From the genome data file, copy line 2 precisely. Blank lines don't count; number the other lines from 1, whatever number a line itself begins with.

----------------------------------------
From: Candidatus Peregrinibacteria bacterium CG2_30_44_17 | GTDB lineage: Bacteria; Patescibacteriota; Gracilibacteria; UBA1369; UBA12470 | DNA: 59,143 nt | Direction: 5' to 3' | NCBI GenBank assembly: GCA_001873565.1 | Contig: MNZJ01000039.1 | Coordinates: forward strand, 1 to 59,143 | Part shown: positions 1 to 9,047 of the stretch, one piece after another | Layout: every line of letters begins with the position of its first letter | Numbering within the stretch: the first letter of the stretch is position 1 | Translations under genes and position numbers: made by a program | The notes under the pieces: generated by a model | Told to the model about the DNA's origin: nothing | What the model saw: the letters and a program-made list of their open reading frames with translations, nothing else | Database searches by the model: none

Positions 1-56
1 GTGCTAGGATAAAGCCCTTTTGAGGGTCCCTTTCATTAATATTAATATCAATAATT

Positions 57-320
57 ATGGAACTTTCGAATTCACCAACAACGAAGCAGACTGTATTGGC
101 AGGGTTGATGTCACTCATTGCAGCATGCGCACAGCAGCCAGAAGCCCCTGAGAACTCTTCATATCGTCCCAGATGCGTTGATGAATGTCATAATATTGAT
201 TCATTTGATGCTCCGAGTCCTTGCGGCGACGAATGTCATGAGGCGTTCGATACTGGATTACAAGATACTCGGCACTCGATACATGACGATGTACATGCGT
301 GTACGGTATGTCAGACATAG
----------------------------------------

Positions 1-56